Partaking in a feast of eternal love

By The Beacon | February 23, 2016 12:23pm
Junior Valerie "Vasiliki" Smith.

by Valerie Smith |

“When we find love, we partake of heavenly bread and are made strong without labor and toil … Whoever has found love eats and drinks Christ every day and hour and from this is made immortal." In his homily, St. Isaac the Syrian stresses how love allows us to be successful in our pursuits. I struggled with this concept as a child when I was given small, colorful stones with words such as “strength,” “hope” and “love” written on them.

I had the strange idea that if some of these stones were inconspicuously tucked away in my pockets during a race, I would somehow gain an advantage due to the powerful words inscribed upon them. It is unsurprising to say that I ran slower that day. However, the greatest heaviness I felt was not from the stones, but upon realizing that reaching for thoughtless, self-seeking goals had actually robbed me from any chance of success.

If we act to satisfy our own self gain, we irrationally reach for beguiling and meaningless false hopes, only to become weighed down by them. Our aspirations for strength, hope, and love become impeded because we have reached instead for an illusion marked by pride, envy and selfishness.

Gradually we become fatigued, producing only increasing distance between one another. Moving forward in life requires that we remove these disingenuous burdens by seeking forgiveness. However, we cannot reunify without also forgiving one another. Otherwise, as St. John Climacus states, we act vainly as one "who is convinced he is running when in fact he is fast asleep," remaining halted by our own epitaphic barricades.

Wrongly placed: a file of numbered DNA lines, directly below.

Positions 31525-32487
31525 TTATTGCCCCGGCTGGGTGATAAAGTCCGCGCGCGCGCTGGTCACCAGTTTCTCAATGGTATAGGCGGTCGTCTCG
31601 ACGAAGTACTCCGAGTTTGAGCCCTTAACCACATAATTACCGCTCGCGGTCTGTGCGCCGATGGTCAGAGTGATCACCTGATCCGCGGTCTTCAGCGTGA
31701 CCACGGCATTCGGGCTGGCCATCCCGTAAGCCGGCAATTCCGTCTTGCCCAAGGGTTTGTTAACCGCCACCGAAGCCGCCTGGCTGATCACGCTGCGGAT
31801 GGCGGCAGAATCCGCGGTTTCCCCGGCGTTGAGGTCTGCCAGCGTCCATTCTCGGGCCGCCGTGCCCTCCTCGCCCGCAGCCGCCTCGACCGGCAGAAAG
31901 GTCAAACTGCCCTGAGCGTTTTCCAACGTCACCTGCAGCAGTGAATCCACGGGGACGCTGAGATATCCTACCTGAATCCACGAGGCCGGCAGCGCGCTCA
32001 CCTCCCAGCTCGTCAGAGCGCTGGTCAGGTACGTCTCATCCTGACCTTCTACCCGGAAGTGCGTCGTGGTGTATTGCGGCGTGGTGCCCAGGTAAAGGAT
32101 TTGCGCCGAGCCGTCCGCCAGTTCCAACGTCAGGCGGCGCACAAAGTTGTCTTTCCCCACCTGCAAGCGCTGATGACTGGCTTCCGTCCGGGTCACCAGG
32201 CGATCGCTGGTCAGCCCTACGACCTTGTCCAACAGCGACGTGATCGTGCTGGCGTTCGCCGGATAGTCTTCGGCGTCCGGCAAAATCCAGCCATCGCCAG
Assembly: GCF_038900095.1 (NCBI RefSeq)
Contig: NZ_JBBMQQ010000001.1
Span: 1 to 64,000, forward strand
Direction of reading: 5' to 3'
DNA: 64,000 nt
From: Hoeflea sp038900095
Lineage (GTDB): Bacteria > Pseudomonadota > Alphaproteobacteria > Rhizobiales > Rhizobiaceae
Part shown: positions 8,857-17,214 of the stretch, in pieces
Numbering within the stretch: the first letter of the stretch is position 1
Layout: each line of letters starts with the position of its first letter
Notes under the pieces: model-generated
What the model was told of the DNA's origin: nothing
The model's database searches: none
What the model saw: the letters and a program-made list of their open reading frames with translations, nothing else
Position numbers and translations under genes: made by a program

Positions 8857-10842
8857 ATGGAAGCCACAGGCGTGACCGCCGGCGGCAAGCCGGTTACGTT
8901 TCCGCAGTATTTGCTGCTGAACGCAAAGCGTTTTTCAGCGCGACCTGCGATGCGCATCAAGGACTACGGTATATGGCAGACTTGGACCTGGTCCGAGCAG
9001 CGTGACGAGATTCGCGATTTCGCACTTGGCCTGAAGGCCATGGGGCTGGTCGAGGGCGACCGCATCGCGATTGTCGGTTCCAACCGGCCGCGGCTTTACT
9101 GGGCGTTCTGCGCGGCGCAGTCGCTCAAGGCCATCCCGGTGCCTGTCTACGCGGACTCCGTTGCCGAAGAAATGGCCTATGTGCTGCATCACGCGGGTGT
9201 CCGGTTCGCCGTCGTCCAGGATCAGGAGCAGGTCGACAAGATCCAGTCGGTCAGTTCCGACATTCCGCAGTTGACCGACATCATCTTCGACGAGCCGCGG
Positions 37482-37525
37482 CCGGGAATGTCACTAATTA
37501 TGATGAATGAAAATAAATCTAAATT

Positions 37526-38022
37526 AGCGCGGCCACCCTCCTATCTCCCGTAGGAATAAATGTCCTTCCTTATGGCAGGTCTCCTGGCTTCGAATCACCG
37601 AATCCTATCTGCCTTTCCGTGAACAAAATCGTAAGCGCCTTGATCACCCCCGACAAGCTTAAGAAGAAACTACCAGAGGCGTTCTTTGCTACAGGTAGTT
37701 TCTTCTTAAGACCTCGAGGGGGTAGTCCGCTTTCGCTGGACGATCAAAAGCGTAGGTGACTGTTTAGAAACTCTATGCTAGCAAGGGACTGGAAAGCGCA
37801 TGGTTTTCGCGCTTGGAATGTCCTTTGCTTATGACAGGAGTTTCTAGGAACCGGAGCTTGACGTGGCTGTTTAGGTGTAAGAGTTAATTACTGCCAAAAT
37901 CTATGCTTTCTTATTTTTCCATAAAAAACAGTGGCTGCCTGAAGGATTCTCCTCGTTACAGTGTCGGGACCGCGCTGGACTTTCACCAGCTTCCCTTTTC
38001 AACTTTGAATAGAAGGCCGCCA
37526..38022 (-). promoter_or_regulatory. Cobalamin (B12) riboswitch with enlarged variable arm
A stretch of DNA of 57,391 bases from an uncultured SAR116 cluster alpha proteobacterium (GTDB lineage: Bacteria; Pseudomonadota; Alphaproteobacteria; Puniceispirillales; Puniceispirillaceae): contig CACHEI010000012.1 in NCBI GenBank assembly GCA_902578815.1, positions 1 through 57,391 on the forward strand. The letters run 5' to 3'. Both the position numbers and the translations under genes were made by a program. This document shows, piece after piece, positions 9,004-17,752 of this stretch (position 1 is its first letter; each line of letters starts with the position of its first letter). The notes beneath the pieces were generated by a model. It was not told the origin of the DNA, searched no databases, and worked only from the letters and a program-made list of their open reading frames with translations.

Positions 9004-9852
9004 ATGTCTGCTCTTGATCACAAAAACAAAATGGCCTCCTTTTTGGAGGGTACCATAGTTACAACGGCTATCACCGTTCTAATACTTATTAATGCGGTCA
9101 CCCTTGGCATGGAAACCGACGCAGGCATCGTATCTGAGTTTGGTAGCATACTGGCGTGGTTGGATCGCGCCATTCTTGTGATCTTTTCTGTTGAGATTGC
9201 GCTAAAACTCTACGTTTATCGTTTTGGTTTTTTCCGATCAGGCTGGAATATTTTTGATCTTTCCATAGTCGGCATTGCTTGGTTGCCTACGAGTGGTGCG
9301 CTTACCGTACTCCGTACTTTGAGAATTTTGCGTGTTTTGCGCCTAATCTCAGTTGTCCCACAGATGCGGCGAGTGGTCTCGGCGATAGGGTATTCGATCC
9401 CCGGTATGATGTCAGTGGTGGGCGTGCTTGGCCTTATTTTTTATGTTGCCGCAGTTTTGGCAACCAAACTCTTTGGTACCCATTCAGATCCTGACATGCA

Forgiveness enables us to progress past our barriers by allowing love to nourish us instead. As Fr. George Gray explains in his essay Fanning the Flame of Christian Witness and Service, "it is the act of receiving the Bread of Heaven that purifies and empowers us for our diakonia." Filling ourselves with heavenly bread and letting go of our burdens allows us to pursue our diakonia, or ministry toward serving one another.

This concept is especially observed during Lent within the scene of the Last Supper. In the image, Christ offers a meal to the apostles that prepares them for their future ministry. Judas also shares in the meal, yet remains spiritually unprepared by averting himself and clinging instead to the weight of his betrayal.

It is Christ's outward gaze, though, which emphasizes that all are called to freely accept heavenly bread. Once doing so, we subsequently are meant to enter a ministry that mirrors Christ offering himself to all, regardless of the barriers that may exist.

Through facing others with similar humility and forgiveness, we remain resolute wherever our own diakonia may lead us. By being attentive to the course we take, we move beyond our ineffective burdens and instead toward serving one another.

We are particularly reminded during Lent to review the purpose of our efforts by fasting from the encumbrances we currently struggle with. Beyond Lent, however, refraining from the obstacles that keep us estranged from each other remains a lifelong fast we must continually seek in order to readily partake in a feast of eternal love.


Valerie "Vasiliki" Smith is a junior nursing student. She can be reached at